What you need to get done in the garden before winter Solstice arrives

Hello fellow gardeners,

I thought it time to talk about the last plantings for the season, as the beautiful auburns and golds of autumn fade into the depths of your winter garden.

Over the next two weeks, it will be time to plant your last leafy producers until the end of July. The reason I say this is because, by June 21/22, we enter winter Solstice when we experience the shortest daylight hours.

At this time of year, I tend to do all my planning for spring and the coming season. I often hear people complain that their vegetables aren’t growing and they ask why is it that they are just sitting there and not growing.

And the answer is because it’s Solstice! The days are short and, in my mind, the garden is resting.

From experience, I advise you to avoid planting in June or the first three weeks of July. Honestly, the plants will just sit there and look at you, still the same size as when you put them in!

So let’s get busy now, and then we can relax after Solstice, confident and cosy in the knowledge that everything is as it should be…

The upcoming two weeks are a great time to get your brassicas planted. This can include cabbages, kale, broccoli, cauliflower, Brussel sprouts (if in cold areas), spinach, winter lettuce, and silverbeet.

You can even get cracking on sowing green manure crops and perennial flowers like pansies and cornflowers. Remember that most winter crops like a good amount of rotted manure and a mulch on top.

Another tip I have for you when planting is to make sure you pop them in the ground down to where the first leaves start to branch out. This little gem of gardening know-how will help them to form a sturdier root system to hold the plants against the winter winds.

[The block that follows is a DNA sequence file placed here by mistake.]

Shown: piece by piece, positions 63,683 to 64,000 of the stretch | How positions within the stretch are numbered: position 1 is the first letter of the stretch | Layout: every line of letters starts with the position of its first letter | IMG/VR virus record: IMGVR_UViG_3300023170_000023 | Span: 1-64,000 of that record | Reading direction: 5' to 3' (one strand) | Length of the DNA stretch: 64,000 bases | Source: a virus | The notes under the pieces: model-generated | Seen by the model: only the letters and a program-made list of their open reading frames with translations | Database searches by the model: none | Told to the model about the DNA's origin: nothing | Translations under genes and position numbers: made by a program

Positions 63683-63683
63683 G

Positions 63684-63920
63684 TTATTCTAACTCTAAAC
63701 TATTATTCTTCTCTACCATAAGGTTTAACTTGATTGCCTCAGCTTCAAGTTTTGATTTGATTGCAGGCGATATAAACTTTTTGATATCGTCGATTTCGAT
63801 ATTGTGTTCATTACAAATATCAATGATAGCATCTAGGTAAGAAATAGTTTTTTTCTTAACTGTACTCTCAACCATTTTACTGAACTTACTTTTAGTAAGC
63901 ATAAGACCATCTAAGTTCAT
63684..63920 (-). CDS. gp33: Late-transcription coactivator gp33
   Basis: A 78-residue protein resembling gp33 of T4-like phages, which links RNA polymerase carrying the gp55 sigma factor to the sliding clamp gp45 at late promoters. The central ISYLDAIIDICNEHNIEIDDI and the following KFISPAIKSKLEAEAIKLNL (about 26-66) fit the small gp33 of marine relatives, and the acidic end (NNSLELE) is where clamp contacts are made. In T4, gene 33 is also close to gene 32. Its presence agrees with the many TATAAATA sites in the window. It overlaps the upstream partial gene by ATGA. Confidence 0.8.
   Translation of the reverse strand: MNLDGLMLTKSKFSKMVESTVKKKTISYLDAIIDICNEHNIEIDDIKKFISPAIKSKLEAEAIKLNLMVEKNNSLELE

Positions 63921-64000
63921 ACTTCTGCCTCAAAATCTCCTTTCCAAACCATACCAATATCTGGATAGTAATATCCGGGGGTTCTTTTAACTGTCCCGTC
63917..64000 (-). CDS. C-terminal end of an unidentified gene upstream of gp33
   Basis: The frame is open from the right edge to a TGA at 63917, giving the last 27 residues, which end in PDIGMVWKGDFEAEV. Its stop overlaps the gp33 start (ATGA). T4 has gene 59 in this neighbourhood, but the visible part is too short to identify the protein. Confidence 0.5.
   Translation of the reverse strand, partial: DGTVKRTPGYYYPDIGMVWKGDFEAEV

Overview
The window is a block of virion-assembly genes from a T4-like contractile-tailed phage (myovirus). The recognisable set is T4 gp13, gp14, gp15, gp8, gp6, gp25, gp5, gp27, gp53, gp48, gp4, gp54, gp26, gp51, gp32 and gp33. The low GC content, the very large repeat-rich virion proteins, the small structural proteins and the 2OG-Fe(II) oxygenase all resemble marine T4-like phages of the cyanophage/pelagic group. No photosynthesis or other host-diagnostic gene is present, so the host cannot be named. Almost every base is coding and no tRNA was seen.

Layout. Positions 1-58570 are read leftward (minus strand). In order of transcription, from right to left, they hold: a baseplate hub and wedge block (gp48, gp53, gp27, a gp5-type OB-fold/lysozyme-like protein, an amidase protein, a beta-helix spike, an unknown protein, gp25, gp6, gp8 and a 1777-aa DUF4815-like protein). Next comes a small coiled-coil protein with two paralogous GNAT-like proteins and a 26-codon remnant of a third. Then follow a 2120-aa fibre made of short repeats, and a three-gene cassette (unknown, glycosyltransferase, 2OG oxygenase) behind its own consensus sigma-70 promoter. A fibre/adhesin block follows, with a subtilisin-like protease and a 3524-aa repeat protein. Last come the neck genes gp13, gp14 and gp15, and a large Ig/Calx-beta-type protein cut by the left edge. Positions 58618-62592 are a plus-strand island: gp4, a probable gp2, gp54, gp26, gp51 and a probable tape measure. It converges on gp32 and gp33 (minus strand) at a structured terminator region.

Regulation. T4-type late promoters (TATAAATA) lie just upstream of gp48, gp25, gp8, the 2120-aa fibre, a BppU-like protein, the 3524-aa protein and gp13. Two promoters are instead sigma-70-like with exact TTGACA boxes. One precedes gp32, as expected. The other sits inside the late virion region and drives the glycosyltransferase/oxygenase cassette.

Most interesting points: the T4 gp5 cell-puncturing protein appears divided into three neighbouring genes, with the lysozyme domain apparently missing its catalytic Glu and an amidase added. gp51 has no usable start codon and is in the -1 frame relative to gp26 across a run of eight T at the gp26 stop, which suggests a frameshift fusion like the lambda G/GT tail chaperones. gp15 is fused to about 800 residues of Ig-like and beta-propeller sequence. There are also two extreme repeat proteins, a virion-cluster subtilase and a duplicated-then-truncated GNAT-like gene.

If you are in a frost free area, you can continue to plant peas, broad beans and also sweet peas. My peas are just about to flower and my sweet peas are racing away up the trellis! I don’t know whether these will survive or produce over winter, as our seasons are all over the place and we could still have a lot of unusual weather patterns to come… However, my motto is it is better to try than not at all.

Green manure crops of lupins, mustard etc can still be sown. Read more about green manure crops in one of my earlier blogs here. If you grow medicinal plants in your garden, now is a good time to get these in the ground.

And my final tip of gardening gold is that I tend to put mulch on every bed, as this also prevents the soil splashing onto the plants when the heavy rain comes.

Over the coming weeks I would love to talk to you more about the importance and technique of pruning; winter planting of fruit trees and shrubs, and the dormancy of some lingering pests and disease that need to be taken care of.

When you sign up to my newsletter, you will be able to access a special discount on winter-essential products such as organic pruning paste, organic copper and organic oil for that all crucial winter maintenance.

I look forward to speaking to you next time.

Happy gardening!

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